By Betty Gordon
© 2016 text and photos. All rights reserved.
My friend Susan and I took a fascinating two-week trip to Vietnam and Cambodia in March. This is the 12th post in the series about our experiences.
On a Sunday afternoon in Ho Chi Minh City (formerly known as Saigon):
Susan and I had gone to lunch at an inexpensive restaurant called Nam Giao, which promised “authentic” dishes in the style of Hue, the former imperial capital of Vietnam. We selected it from a list of eateries suggested by our hotel.
The last alley we walked down before the restaurant entrance was heavily populated by shops offering low-price manicure and pedicure services. Lots of women were hunched over, seated on low plastic stools, accommodating customers.
Nam Giao was an unassuming, compact two-floor eatery, with a few locals inside, always a good sign. Polished tables and black wooden stools lined both walls, with a similar row in the middle. Muted gray and white tiles formed a checkerboard pattern on the floor.
As this was about 2:30 in the afternoon, the restaurant wasn’t crowded and staff seemed to be preparing for dinner patrons.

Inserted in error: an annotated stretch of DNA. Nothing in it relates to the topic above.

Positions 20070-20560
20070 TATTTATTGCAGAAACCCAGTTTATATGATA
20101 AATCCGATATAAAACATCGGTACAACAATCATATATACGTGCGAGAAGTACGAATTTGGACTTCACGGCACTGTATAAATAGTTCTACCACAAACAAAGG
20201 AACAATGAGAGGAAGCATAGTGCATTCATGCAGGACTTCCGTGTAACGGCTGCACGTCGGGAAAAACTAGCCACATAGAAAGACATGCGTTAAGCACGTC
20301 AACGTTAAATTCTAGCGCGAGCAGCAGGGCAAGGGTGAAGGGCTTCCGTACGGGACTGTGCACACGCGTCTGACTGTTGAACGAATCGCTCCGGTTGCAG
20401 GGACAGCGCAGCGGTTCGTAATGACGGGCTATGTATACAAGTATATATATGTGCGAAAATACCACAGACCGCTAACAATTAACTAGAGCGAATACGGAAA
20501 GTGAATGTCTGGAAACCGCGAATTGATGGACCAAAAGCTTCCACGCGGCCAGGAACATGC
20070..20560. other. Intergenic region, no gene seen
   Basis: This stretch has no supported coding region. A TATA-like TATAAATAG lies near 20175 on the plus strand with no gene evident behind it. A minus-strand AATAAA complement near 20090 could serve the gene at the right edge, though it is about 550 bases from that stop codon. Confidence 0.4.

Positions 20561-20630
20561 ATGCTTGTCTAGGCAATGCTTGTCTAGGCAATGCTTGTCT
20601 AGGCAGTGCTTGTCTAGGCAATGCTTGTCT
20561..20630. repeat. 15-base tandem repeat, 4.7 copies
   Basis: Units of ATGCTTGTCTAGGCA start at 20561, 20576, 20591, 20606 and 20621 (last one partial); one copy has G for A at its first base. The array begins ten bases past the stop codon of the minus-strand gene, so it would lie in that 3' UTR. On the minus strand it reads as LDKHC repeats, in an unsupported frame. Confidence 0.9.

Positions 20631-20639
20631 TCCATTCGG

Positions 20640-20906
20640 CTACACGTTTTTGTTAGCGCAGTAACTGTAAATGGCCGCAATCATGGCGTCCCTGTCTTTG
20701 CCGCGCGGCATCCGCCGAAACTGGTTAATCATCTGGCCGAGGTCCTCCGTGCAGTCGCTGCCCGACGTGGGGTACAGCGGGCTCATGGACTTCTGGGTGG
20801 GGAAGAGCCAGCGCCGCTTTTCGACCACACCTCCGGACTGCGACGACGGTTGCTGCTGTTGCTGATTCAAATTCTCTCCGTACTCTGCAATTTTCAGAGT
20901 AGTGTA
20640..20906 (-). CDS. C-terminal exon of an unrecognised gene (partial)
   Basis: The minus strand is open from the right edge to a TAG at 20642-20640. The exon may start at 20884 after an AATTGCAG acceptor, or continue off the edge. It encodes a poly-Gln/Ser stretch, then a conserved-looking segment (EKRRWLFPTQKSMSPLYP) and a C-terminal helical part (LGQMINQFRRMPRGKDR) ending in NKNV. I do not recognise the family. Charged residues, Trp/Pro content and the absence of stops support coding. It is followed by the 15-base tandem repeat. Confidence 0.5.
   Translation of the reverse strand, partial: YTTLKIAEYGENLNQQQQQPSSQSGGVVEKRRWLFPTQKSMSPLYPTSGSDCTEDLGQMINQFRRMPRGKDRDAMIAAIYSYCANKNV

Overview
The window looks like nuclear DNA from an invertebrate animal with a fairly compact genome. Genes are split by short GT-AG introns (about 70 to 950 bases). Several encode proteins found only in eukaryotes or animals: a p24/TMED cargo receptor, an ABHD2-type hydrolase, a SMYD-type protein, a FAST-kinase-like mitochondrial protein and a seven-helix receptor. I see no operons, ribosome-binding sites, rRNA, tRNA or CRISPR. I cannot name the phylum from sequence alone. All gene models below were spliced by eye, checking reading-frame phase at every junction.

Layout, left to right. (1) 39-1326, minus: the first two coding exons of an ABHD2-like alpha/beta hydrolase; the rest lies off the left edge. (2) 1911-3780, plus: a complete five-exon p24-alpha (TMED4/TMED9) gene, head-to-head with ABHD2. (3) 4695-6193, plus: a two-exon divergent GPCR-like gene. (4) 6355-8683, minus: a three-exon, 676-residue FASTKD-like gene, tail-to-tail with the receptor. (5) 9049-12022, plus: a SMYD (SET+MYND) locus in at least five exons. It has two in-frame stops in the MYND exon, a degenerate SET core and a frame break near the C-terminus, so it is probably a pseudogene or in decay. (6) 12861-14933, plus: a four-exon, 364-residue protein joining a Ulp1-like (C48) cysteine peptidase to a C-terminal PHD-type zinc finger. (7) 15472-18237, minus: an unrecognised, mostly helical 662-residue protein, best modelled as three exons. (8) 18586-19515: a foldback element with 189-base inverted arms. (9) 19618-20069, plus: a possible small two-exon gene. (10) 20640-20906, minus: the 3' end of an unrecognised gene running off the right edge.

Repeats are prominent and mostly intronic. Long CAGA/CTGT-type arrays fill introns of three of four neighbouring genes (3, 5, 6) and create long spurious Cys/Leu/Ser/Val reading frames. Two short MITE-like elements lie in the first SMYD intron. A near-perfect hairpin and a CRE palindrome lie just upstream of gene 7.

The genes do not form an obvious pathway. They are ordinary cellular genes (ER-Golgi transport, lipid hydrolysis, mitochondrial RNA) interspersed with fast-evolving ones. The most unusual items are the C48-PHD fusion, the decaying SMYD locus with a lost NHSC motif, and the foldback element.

I don’t eat pork or shellfish, and unfortunately, that’s what comprised most of the menu options. Susan had a bowl of pork and noodles, which she heartily enjoyed. I played it safe and ordered two side dishes: vermicelli and what was listed as “seasonal vegetables.”
I was expecting maybe string beans, carrots, onions and mushrooms, or some other recognizable springtime mixture, that had been fully cooked. What was brought to the table was a small plate, containing what I guessed was raw eggplant, sliced carambola (star fruit) and a variety of fresh green herbs, most of which I couldn’t identify.
Throughout our trip, we were careful about not eating raw food and asking if salad greens had been washed in bottled water. We couldn’t make that determination here, so I left most of the “seasonal vegetables” on the plate.
Needless to say, the twisty heap of unadorned white noodles on the second plate weren’t enough for a meal.
Heading in the general direction of our hotel, we stopped several times to look at menus. Nothing was whetting my appetite.